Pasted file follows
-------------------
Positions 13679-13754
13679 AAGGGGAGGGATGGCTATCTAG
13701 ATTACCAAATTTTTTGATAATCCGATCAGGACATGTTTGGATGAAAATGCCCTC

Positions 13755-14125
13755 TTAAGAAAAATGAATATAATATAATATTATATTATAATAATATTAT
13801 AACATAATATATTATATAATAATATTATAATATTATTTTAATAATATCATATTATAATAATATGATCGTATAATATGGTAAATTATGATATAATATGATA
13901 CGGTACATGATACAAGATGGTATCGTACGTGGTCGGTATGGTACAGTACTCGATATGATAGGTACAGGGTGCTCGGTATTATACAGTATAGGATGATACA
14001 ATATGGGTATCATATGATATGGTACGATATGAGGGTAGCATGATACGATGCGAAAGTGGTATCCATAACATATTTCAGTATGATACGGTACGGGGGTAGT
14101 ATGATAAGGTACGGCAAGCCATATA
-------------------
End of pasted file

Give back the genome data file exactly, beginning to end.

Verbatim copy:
Positions 13679-13754
13679 AAGGGGAGGGATGGCTATCTAG
13701 ATTACCAAATTTTTTGATAATCCGATCAGGACATGTTTGGATGAAAATGCCCTC

Positions 13755-14125
13755 TTAAGAAAAATGAATATAATATAATATTATATTATAATAATATTAT
13801 AACATAATATATTATATAATAATATTATAATATTATTTTAATAATATCATATTATAATAATATGATCGTATAATATGGTAAATTATGATATAATATGATA
13901 CGGTACATGATACAAGATGGTATCGTACGTGGTCGGTATGGTACAGTACTCGATATGATAGGTACAGGGTGCTCGGTATTATACAGTATAGGATGATACA
14001 ATATGGGTATCATATGATATGGTACGATATGAGGGTAGCATGATACGATGCGAAAGTGGTATCCATAACATATTTCAGTATGATACGGTACGGGGGTAGT
14101 ATGATAAGGTACGGCAAGCCATATA